Like everyone else, springtime finds me cleaning tack and making repairs. Trusted tack is like an old friend. I remember each piece, where and why I bought it, and the horses who wore it best. Over the years I’ve gotten less flashy and increasingly functional, but well-made equipment is timeless.
When it comes to headgear, there are some staples I cannot live without. I will always have at least one of each of these hanging on my tackroom wall:
- Snaffle – a Tom Balding smooth and a slow twist snaffle on a harness leather, one-inch headstall with ¾ inch leather, and 7-foot reins.
- Hackamore – I will always have a soft spot for a Bill Black made Hackamore and a Colorful Cowgirl Mecate.
- Broken leverage bits – a quality made correction, Billy Allen and a junior cow horse on a split-ear headstall. Used with either rawhide romel reins or my ¾ inch leather reins.
- Fixed leverage bits – a Tom Balding spoon bit and a spade bit with a split-ear headstall and rawhide romels.
A well-made bit is a work of art. The balance and weight, the design and décor are all carefully crafted. Over the years I have turned into a collector. Many bits can be found as decoration throughout my home and barn.
But headgear must also be practical and operational; it needs to be used as designed and intended. Training problems can boil down to ill-fitting or improperly used tack and equipment.
Common Headgear Misuses
Chin strap misplaced on a leverage bit:
For a leverage bit to work properly, it must be balanced between the shank of the bit, the mouthpiece, and the chinstrap. Many leverage bits have another extra loop on the shank where the mouthpiece connects.
I often see the chin strap hooked to this loop, which is intended for the reins, or a second set of reins for more direct rein if needed. The proper place for the chinstrap to be hooked is the same loop as the headstall.
Bit too loose or too tight
This is most often seen in a leverage bit. The bit is designed to sit in the horse’s mouth either resting at the corner of the mouth or leaving one wrinkle. If it is tighter or looser than this, it can apply uneven and unpleasant pressure.
I see a lot of leverage bits hanging in a horse’s mouth—kind of rattling around in there. This can be even more damaging for the horse with a ported bit because the pressure is applied at the wrong position on the roof of the mouth.
A snaffle bit is designed for the horse to pick up the bit in his mouth and pack it. As a result, there is a larger range of appropriate fitting, but for practical purposes, a small gap between the bit and the corner of the mouth is a good rule.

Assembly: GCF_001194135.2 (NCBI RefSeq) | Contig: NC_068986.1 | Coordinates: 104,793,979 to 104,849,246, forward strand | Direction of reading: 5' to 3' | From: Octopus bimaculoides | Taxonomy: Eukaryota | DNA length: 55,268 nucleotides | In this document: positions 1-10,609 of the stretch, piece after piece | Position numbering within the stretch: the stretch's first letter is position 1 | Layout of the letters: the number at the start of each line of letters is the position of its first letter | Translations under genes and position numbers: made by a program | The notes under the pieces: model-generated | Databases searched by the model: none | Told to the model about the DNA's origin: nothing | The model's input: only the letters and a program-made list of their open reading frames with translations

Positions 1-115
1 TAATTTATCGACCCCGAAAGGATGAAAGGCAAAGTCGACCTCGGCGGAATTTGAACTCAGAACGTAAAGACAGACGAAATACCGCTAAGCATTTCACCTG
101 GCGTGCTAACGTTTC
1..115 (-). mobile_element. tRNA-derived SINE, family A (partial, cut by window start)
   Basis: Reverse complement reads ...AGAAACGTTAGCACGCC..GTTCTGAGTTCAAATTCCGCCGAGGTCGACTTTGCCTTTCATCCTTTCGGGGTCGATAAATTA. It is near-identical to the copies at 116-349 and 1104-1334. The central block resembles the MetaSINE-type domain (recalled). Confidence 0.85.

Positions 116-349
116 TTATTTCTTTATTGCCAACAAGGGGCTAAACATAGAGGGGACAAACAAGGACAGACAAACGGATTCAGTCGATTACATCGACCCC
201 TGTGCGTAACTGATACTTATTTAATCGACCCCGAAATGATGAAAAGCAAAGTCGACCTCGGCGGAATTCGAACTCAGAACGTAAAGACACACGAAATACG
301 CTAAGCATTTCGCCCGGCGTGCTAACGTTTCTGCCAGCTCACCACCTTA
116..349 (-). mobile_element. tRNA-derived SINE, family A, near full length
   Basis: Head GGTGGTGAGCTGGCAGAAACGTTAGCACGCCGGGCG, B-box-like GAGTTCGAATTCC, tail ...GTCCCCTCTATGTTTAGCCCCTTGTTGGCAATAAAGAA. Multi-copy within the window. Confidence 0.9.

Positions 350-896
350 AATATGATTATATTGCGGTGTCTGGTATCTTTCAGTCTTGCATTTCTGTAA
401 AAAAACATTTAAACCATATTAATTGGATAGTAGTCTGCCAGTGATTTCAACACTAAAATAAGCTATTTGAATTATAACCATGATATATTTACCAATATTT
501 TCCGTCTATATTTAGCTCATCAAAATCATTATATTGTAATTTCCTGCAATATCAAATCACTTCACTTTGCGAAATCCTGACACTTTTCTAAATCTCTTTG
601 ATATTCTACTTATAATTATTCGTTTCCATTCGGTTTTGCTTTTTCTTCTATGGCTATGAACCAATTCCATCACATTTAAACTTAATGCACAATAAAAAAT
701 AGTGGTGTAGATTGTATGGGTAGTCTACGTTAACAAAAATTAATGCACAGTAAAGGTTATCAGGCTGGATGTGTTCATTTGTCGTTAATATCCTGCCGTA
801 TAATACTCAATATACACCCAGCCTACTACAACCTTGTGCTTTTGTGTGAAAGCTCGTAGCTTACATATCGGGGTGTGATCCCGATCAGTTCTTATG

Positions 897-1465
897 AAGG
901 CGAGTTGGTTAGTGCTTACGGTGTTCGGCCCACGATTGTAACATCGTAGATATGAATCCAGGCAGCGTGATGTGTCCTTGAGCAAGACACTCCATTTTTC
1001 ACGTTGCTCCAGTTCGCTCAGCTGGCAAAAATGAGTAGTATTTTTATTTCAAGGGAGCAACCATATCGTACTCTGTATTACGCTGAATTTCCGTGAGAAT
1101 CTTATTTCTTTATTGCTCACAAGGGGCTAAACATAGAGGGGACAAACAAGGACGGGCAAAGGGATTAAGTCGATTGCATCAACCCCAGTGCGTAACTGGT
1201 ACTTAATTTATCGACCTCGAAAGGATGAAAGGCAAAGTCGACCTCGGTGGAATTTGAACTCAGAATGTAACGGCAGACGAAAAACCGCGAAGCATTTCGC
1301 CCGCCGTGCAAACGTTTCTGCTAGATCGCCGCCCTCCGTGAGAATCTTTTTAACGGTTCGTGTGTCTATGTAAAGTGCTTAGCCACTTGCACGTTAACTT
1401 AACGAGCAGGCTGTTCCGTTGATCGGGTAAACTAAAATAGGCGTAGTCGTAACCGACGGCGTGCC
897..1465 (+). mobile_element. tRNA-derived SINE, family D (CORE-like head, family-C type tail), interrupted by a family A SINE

Snaffle bit chin strap misuse
A snaffle bit is meant for direct rein pressure. There is no leverage in this bit, and it is crucial that it open laterally.
I see many people attaching the chin strap behind the reins, as it would be on a leverage bit. This effectively anchors the rings of the bit together. When attached properly, in front of the reins, the chin strap on a snaffle bit is to keep the bit from pulling through the horse’s mouth.
Snaffle bit used with a split ear headstall
The snaffle bit is best used with a brow band headstall. A leverage bit works on the poll of a horse, so a split ear is appropriate. When the bit is activated, the cheek pieces tighten. In a snaffle bit there is no poll pressure, so when used the cheek pieces lift away from the horse’s face making it possible for a split ear headstall to come loose.
A brow band headstall may be used with a leverage bit, but it’s not a common practice. It’s a good idea to check for proper fit from the ground—activate the bit and see how it works.
Use a critical mind and common sense to observe tack “at work” and the horse’s response. Remember, the softness or harshness of any bit rests in the hands holding the reins. Any bit can be cruel in the wrong hands, and seemingly harsh bits can be harmoniously used in a trusting relationship.
Allison Trimble has a Bachelor of Science in Animal Science from Cal Poly, SLO. After her graduation in 1999, Allison started Coastal Equine and has been training and competing in cowhorse, reining and cutting events. She has had marked success in the show pen boasting many titles and championships.
Willfully Guided is an educational program based on Allison’s training process. For more information visit: www.willfullyguided.com
Allison is also a Realtor specializing in horse properties, hobby and commercial farms, and family housing. She combines her experience in the horse industry with her lifelong involvement in real estate to help clients find their perfect property. Learn more at www.coastalrealtywa.com